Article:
This book is very comprehensive. It could be called the "Joy of Cooking," of Italian Cuisine, having chapters on just about every possible type of Italian food. Directions are given for making EVERYTHING from SCRATCH, the traditional, Italian way. So buy this book if you are a GOURMET cook, who enjoys spending hours in the kitchen-it is NOT for the busy housewife who has to get a quick dinner on the table. Completely separate chapters include Fundamentals, Appetizers, Soups, Pasta, Risotto, Gnocchi, Crespelle, Polenta, Frittate, Fish and Shellfish, Chicken-Squab-Duck-Rabbit, Veal, Beef, Lamb, Pork, Variety Meats, Salads, Desserts, Focaccia-Pizza-Bread-Other Special Doughs, and At the Table.
So far, my family has enjoyed every recipe we have tried.
This book has many virtues. It's very thorough -- a comprehensive survey of the various courses and food groups. There are dedicated chapters for pasta and risotto, for example, where many books treat those together. And in addition to the obvious meats, such as veal, lamb, beef, pork, etc., she also tackles subjects such as rabbit and variety meats. (Use Amazon's "Look inside" feature to see the table of contents.)
Another virtue is the trouble she takes to explain ingredients, be they classic italian ingredients or simply the italian perspective on something. After reading through the Fundamentals chapter, you'll never shop for italian-style ingredients quite the same way ever again. In short, very accessible paragraphs, she goes through the history, regional origins, and uses for the major herbs, cheeses, meats, etc. She covers what to look for when buying an ingredient -- what's fresh, what packaging makes for the best product.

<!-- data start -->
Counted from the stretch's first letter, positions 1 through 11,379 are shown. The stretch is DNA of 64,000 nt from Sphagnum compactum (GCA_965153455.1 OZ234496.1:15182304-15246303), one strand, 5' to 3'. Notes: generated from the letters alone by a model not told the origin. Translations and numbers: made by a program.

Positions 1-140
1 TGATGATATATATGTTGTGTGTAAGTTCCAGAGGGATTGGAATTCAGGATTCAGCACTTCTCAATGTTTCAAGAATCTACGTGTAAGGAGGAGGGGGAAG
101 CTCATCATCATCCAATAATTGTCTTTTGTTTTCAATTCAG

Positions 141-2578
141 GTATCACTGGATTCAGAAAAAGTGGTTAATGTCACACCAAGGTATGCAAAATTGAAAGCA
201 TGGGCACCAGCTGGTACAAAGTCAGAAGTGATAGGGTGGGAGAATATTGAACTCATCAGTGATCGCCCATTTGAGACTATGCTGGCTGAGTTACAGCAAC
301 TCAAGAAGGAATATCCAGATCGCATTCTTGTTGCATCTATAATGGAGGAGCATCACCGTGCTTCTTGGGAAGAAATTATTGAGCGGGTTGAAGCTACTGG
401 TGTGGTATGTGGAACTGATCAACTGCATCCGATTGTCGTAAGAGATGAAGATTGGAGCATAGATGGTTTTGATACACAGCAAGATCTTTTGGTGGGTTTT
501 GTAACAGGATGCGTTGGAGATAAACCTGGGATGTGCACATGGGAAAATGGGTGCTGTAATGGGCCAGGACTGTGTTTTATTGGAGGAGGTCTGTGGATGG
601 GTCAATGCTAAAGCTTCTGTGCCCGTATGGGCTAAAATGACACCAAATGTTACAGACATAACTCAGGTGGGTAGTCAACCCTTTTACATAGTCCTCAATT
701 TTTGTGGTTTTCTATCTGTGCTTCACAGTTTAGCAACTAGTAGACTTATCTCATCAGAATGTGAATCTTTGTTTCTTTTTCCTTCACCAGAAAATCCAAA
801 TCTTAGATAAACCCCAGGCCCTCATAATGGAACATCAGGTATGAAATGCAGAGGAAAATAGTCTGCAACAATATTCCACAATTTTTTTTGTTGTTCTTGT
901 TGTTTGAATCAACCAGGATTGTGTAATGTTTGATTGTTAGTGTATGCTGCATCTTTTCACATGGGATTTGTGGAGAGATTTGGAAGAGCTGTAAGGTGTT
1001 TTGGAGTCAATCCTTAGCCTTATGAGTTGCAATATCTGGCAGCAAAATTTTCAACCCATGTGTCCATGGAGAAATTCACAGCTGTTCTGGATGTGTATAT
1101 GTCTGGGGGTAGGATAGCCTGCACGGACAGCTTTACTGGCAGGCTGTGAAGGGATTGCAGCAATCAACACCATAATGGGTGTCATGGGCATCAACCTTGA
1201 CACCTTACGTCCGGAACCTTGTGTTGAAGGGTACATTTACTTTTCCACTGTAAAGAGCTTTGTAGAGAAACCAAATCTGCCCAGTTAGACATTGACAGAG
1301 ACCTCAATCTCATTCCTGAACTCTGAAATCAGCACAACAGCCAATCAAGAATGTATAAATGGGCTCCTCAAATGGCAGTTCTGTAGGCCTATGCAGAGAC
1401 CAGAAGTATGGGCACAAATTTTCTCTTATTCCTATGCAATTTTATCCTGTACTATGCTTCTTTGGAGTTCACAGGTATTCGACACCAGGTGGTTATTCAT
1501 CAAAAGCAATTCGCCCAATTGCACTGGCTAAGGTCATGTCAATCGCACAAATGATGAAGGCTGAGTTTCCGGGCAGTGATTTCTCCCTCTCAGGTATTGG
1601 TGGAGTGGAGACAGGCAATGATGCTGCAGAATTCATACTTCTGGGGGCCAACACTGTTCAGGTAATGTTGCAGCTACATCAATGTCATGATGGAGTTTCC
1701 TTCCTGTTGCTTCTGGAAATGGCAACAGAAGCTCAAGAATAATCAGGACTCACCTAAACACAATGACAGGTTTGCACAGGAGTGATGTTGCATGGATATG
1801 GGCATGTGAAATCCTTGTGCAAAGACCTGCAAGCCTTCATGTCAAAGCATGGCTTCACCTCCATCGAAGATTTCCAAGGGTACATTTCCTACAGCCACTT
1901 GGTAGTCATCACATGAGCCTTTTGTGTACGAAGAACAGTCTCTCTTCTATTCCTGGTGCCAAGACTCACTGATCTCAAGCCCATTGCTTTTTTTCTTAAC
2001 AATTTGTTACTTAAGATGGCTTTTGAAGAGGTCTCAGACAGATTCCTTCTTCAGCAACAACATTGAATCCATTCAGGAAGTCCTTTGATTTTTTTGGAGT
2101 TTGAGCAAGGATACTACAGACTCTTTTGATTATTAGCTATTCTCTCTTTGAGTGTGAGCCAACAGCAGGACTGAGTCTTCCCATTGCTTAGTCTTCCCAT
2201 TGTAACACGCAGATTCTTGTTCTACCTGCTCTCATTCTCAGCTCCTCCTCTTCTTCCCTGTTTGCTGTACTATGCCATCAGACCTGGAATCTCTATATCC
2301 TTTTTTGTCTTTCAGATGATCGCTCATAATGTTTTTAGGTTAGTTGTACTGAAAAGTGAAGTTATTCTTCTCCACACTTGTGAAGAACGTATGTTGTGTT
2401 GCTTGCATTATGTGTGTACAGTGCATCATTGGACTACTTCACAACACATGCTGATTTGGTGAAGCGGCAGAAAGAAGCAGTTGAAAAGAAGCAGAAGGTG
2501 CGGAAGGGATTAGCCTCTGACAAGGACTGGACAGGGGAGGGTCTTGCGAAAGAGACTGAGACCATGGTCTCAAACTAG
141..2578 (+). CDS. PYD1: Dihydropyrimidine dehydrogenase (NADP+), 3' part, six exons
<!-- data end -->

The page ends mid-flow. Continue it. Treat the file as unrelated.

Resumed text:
The recipies are very workable and give generally excellent results. The techniques are accessible to anyone who can saute on a stovetop -- anyone who's beyond the stage of rank beginner. The instructions are very clear and strike the right balance, with enough information to give clarity without drowning the reader in detail. (There are few things more infuriating than standing over a cookbook, dripping spoon in hand, reading through War and Peace to figure out what to do next.)
Last, but not least, the results are delicious, with subtle flavors that will please you and yours. Two of my favorites will give you a taste. The Pasta with Peas, Bacon, and Ricotta combines very simple ingredients -- pancetta, mild, smooth, ricotta cheese, parmesan, and fresh peas, into a sublime dish that you can throw together for summer dinners in half an hour from start to finish. On the other hand, the Stewed Pork with Porcini Mushrooms and Juniper makes a wonderful winter meal, as the wild tastes of the porcini and the bite of juniper berries combine wonderfully to flavor the pork. This is one I catch my husband eating cold out of the fridge late at night!
Important note: This edition is not a brand-new book. Instead, it combines two previous books, The Classic Italian Cook Book (1973) and More Classic Italian Cooking (1976), into one volume. There are a couple dozen new recipies, and the older recipies are updated to reduce fats. If you own those, you may want this one. If you are new to Marcella and are accumulating her books, this one book enables you to skip the two older ones.